This is where ethical hackers come in. During a recent panel at Infosecurity Europe, we heard from security professionals at Zoom and Salesforce, as well as hacker Tom Anthony, about the cybersecurity challenges organizations face and hackers’ critical role in addressing those challenges. Here’s what we learned.
What Are the Challenges?
The drive for new releases and deployments pushes teams to produce at incredibly high speeds. As a result, teams increasingly bring in automated tools to reduce the time spent on critical tasks and boost productivity. However, those tools must be secure, and security teams only have so much time to thoroughly test and vet new integrations.
Organizations are rapidly increasing the pace at which they release new and more diverse products as they see greater diversification of use cases, as Zoom saw during the pandemic when teaching and medicine went online. Teams dedicated to ensuring deployments are secure must work smart to keep pace. In the case of Zoom, this means evolving the security program to set up long-term success with various teams focused on securing a rapid release cycle, covering everything from crypto to bug bounty.
Speed has been an overarching theme of challenges in security environments — faster deployments, faster task completion, faster growth. Another challenge: cybercriminals thrive in an environment where things move fast. A newly released product is fertile ground for attackers. With the increasing demand for quick releases with limited resources, organizations can easily make mistakes, and bad actors can stealthily exploit them.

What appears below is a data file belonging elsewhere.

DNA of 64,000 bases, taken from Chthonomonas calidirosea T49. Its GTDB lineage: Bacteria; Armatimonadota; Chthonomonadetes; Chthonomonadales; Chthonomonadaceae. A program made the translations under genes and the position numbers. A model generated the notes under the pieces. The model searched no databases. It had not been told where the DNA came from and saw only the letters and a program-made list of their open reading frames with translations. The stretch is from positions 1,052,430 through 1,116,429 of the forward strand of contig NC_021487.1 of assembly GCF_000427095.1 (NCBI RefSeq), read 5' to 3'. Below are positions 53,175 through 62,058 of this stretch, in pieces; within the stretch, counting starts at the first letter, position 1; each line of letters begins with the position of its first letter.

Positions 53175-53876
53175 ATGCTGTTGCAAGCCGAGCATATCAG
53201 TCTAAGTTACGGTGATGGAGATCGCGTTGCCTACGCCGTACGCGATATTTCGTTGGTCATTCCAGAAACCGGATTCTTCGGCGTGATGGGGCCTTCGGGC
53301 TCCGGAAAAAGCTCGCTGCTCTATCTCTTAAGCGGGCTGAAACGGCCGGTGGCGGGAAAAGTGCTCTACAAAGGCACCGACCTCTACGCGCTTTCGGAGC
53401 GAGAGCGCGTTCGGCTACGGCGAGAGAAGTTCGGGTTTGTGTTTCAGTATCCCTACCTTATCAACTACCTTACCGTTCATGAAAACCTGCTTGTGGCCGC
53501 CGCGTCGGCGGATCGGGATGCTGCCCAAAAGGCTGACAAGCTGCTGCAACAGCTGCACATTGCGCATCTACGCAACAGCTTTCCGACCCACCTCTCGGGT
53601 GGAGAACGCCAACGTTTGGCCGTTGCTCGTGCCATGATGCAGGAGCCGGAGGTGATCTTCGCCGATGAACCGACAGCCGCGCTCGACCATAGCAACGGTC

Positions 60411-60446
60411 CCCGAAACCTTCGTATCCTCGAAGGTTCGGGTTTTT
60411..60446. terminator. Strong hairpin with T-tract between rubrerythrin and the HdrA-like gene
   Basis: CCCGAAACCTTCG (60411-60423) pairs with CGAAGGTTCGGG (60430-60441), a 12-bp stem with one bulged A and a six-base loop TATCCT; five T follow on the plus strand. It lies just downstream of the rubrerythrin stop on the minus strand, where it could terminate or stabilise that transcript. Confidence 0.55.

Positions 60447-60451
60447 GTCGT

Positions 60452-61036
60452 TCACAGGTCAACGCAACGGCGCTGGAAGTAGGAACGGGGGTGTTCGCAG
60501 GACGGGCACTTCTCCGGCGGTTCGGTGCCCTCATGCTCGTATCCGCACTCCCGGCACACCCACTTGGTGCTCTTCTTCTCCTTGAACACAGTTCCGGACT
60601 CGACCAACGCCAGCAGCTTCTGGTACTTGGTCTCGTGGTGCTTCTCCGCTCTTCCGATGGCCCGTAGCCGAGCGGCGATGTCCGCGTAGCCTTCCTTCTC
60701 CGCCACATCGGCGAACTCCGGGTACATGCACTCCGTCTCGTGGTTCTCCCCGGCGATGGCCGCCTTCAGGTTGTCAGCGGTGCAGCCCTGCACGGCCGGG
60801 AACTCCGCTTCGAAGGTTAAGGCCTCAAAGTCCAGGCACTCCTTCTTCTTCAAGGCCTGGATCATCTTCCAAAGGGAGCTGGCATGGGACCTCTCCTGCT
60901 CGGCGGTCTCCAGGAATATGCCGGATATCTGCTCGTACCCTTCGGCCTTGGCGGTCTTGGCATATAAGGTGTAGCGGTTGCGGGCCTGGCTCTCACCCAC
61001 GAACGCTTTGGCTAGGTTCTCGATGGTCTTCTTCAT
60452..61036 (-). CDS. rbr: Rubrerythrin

How Do Ethical Hackers Address Security Challenges?
1. Secure Business Development and Growth
Mergers, acquisitions, and other growth initiatives are critical business strategies, but they are also dangerous sources of security vulnerabilities. While your security team holds down the internal fort, it can be challenging to allocate resources to vet the security of partner organizations.
For Seema and her team at Salesforce,
“As we make acquisitions, we partner with HackerOne and trusted hackers to gain a solid understanding of our adjusted security posture. Our go-live checklist for new acquisitions includes running targeted campaigns with world-class hackers to find issues with newly acquired products.”
2. Supplement Existing Security Teams
Even with the largest, most experienced security team, there will always be more vulnerabilities that need expert attention. When leveraged properly through bug bounty programs, the hacker community can function as an extension of your team, as they do with Zoom.
Since 2019, Zoom has worked with approximately 900 hackers, 300 of which have submitted valid vulnerabilities for the Zoom team to remediate. Zoom has paid out over $7 million in bug bounties.
“It’s a substantial investment, but the returns are worth it,” says Michael. “We harness world-class talent to find real-world solutions before it’s a real-world problem.”
3. Address Untargeted Scopes
As we’ve mentioned, keeping up with the pace of development is a perpetual challenge for security teams — and things aren’t slowing down. There’s a significant difference between targeting specific, identified vulnerabilities and tackling an untargeted scope. Going in without a clear target is often necessary to catch unidentified vulnerabilities but is much more time-consuming for security researchers. As hacker Tom Anthony explains, “With pentesting, you have someone come in with certain core competencies and work through a checklist on a specific scope. With bug bounty, you have this huge, untargeted scope that hackers are looking at.”